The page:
Thursday, November 12, 2015

Reflection: A Long Obedience In The Same Direction

Today, celebrates the twenty-first anniversary of a special day for me. While I remember the event and the occasion clearly, I think I'm more aware of the changes the time wrought in me. In many ways they were unanticipated and unexpected, and honestly they have been pivotal in shaping me into the person I am today.

I was attending an inter-tribal gathering at a 4-H camp, Camp Muffly, near Morgantown. I was the president of the Organization for Native American Interests (ONAI) at WVU, and our group was invited to this gathering. It was my junior year at WVU. My good friend, Matt Thorn (ONAI's VP), had let me borrow his tent as me and my other friend Reza Marvashti would be camping for the weekend and representing our group. We were going to be connecting and spending time with members of the local indigenous community and exploring opportunities to serve. And that happened, but something more transformative and unexpected also happened that weekend. I became a Christian.

I had engaged in many conversations about faith and Christianity over the years with friends and family members, but when I came to college, I would say that I became a deep searcher. I really wanted to know God, and I wanted to live my life for Him. But the funny thing about it is that I didn't really grow up in church. I do feel like my family had a number of rich traditions grounded in a deep sense of right and wrong, but I don't think I gave a lot of thought to the why of those traditions.

But in college, I had a number of friends who were starting to explore a life of faith, and in their explorations, they were seeking to live out what they were learning. These weren't people who just attended a religious gathering on Sundays, but they were daily people of prayer and they were daily reading and applying the sacred text. And as admirable as their discipline was, I thought it was misplaced, and honestly, I was pretty judgmental of Christians--the irony was that I thought they were judgmental.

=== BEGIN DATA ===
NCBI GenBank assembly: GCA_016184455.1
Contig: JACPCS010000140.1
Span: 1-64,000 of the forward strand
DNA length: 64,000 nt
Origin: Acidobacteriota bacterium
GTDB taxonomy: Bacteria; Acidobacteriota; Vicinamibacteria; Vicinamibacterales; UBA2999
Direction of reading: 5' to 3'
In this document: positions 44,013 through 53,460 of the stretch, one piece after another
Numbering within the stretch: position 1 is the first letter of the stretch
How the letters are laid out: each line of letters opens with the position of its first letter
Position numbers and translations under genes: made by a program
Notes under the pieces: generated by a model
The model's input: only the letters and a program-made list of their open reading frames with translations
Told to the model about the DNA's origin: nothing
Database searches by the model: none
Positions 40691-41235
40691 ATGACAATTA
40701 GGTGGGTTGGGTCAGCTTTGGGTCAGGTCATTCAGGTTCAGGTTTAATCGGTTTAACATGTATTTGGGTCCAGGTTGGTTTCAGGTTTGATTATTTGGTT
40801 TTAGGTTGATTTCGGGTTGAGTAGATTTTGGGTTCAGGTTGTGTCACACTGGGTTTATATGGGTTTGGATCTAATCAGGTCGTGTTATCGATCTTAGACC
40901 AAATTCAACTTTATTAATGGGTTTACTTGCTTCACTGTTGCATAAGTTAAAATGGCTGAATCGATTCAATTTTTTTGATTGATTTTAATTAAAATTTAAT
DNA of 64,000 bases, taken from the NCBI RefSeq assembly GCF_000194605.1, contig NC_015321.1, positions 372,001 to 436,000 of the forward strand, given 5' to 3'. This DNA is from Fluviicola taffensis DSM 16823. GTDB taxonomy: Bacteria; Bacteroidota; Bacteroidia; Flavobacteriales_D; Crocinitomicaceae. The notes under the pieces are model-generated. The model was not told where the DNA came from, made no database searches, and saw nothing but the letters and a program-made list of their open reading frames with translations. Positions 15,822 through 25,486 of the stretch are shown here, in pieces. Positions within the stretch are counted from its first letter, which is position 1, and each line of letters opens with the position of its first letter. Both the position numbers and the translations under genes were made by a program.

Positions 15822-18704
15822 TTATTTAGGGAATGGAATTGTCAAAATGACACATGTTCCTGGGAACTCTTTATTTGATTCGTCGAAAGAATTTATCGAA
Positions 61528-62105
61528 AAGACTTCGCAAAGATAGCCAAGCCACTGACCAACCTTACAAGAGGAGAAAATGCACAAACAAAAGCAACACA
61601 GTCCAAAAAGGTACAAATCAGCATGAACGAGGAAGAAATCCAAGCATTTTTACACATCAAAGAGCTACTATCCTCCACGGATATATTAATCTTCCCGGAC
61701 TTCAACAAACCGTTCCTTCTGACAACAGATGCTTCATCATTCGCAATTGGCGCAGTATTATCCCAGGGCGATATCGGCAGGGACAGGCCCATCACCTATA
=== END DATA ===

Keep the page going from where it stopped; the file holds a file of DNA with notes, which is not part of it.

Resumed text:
But that all changed on a weekend in November 1994 at Camp Muffly. To be clear, there wasn't an altar call or someone nudging me toward a decision--it was not what people refer to as a 'revival' weekend or 'camp-meeting'. For reasons that only God knows, he was choosing this particular weekend to illuminate to me His deep love for me, and that the very thing I had been searching for was Him. I had been praying earnestly for months that the Creator of the universe would reveal His truth to me and lead me in living out the ultimate purpose for my life. In all of my considerations about a life of faith, I was reticent to think about Christianity, but, that weekend, I found myself more and more convinced that Jesus was the person who I was looking for.  That somehow, there was something powerful about His death and resurrection, that in Him was hope, light, life, and redemption, and more importantly I was growing more and more cognizant that I was a sinner and I was in desperate need of the Savior. There were a few conversations that happened that weekend with various tribal leaders and friends that touched on areas of faith, but that was not the center of the purpose of the gathering. The gathering was about service and community among native people.

And yet, God was reaching out to me, and letting me know that I was loved. More than that, he was impressing upon me that my ultimate purpose was to be found in love. That my highest purpose was to love God with all of my heart, mind, soul, and strength, and in the wake of that love, that I was to love my neighbor as myself, and further, that there is no greater love than this, that a man would lay down his life for his friends.

The weekend of November 11-13, 1994, I began to walk in obedience to this radical love, forgiveness, and mercy I received from Jesus. I became a Christian. And from that point in time I have been continually blessed with an amazing group of fellow sojourners on the journey, mentors and spiritual guides who have helped me to grow in my discernment and my capacity and desire to serve, and a deep and abiding relationship with my Creator who relentlessly loves me, forgives me, leads me, and guides me to be the best version of myself that I can be, and to be an ambassador of the love, mercy, forgiveness, and restoration that can be found in Him.

As I celebrate this 21st year of life in Christ, I am overwhelmed with gratitude for the ways that God has given me a greater capacity to love, and a greater desire to keep following His gentle but strong leadership as I seek to make the most of my limited time on this earth. And my prayer is that we would all grow more deeply aware of incredible love, mercy, and hope that are continually being extended to us by the Creator of the universe.

No comments: